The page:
Solar System is older than previously thought
Analyses of a meteor indicate that the Solar system is at least 0.3–1.9 million years older.
London: A meteor discovered in the Saharan desert has indicated that the age of our Solar system is much older than previously thought.
Analyses of the meteorite indicate that the Solar system is at least 0.3–1.9 million years older than some previous studies projected – making it 4.568 billion years old.
The small difference means that the gas and dust that gave rise to the Solar System should have around double the amount of a certain iron isotope, iron-60, than previously suggested.
"This suggests that one or more supernovae happened before the Sun`s formation, explaining all these elements and their respective abundances," Nature quoted Audrey Bouvier from the University of Arizona in Tempe, as saying.
The analysis involves comparing the ratio between two isotopes of lead (Pb), lead-207 and lead-206.
The iron abundances discovered in meteorites bolsters the case that our Solar system grew up surrounded by giant, heavy stars and was shaped by their activities.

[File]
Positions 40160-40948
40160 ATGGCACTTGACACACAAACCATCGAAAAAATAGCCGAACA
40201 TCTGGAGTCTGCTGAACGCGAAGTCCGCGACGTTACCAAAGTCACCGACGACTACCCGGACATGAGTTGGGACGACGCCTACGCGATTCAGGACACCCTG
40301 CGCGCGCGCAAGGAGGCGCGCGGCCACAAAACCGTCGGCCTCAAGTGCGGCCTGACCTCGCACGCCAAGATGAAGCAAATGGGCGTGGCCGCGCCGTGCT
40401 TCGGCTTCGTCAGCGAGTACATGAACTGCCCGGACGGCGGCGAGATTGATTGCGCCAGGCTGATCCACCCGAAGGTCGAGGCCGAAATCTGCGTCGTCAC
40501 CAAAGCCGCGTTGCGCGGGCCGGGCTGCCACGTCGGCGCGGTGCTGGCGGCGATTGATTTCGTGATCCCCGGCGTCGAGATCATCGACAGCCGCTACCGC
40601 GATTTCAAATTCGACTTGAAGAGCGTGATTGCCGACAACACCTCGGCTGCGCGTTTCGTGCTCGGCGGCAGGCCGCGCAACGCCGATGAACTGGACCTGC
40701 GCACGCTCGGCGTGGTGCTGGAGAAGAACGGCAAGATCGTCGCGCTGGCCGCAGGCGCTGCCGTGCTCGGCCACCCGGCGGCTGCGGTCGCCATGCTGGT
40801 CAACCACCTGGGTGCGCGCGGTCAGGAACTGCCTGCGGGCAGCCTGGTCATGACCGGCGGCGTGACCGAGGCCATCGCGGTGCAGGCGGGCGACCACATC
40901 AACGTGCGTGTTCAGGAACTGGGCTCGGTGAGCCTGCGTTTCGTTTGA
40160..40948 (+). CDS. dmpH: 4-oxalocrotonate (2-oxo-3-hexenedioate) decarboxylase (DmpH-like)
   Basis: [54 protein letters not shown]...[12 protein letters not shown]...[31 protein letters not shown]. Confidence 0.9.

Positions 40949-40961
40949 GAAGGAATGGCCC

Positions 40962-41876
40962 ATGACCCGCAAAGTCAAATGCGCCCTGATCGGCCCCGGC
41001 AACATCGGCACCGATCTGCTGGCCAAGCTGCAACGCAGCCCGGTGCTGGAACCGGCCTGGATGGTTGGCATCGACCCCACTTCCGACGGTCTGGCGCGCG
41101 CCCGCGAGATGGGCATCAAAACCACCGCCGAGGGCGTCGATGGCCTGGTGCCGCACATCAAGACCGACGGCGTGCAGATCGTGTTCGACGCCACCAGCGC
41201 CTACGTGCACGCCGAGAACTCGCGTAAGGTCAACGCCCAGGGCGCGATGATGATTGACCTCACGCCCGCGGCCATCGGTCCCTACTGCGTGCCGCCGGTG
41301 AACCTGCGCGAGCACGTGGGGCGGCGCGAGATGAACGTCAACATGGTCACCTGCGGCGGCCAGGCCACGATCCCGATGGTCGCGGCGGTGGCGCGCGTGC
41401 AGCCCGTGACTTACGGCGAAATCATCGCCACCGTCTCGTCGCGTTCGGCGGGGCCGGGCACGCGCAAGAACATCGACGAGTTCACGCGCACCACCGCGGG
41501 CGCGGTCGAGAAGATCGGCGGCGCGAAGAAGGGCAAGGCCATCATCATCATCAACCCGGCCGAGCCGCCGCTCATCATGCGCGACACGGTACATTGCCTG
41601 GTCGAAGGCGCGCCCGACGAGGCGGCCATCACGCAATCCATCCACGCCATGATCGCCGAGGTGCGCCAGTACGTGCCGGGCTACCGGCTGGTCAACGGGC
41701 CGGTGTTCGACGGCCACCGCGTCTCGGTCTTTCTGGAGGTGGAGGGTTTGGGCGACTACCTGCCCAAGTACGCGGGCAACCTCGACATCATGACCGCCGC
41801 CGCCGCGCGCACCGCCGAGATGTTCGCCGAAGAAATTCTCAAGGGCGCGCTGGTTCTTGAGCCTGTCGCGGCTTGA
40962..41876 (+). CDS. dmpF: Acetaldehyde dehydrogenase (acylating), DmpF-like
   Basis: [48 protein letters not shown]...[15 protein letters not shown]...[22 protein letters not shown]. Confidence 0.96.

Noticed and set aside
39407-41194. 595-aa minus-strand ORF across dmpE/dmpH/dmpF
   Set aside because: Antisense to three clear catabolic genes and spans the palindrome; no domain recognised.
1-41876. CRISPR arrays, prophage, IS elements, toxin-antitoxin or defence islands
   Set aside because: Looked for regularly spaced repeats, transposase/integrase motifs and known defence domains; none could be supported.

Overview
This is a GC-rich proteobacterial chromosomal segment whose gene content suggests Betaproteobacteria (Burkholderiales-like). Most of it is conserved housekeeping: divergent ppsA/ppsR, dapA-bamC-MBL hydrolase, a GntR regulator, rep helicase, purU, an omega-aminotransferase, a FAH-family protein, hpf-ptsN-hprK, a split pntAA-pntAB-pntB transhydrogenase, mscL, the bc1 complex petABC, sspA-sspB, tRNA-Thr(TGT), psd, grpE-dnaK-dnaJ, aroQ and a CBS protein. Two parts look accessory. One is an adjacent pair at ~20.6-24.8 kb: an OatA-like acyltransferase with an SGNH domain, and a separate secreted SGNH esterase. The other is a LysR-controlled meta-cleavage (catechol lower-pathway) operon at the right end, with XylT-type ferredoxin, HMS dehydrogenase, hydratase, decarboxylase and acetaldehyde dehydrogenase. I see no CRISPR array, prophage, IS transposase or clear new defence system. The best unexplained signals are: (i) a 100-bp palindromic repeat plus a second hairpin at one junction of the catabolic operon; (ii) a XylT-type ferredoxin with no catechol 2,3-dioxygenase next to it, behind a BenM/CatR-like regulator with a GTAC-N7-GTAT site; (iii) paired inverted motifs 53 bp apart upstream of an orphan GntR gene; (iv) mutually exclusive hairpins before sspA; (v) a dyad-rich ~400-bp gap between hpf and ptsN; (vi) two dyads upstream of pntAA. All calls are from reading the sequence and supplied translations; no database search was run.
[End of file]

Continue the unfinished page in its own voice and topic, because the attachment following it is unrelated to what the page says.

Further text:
Before the Solar system existed, massive stars lived within a cloud of gas and dust. These stars emitted huge amounts of ultraviolet light, whose photons exert a pressure that pushed outward in a sphere, carving out a cavity from the nebular gas and dust.
As this cavity expanded, its edge squeezed together the surrounding debris – increasing its density and mass, which in turn attracted more particles because of an increased gravitational pull.
This led to a snowball effect of accumulation, creating protostar. The protostar lived within its own bubble of gas and dust, creating an evaporating gaseous globule`` or EGG. When the massive stars exploded as supernovae, they sent an element-rich rain to rapidly mix with the materials inside the EGG.
After millions of years, our Solar System coalesced from the rocky grains and asteroids now saturated with supernovae iron.
"This research points to the fact that there are more materials out there to study, which means there are more secrets to uncover," said planetary scientist David Kring.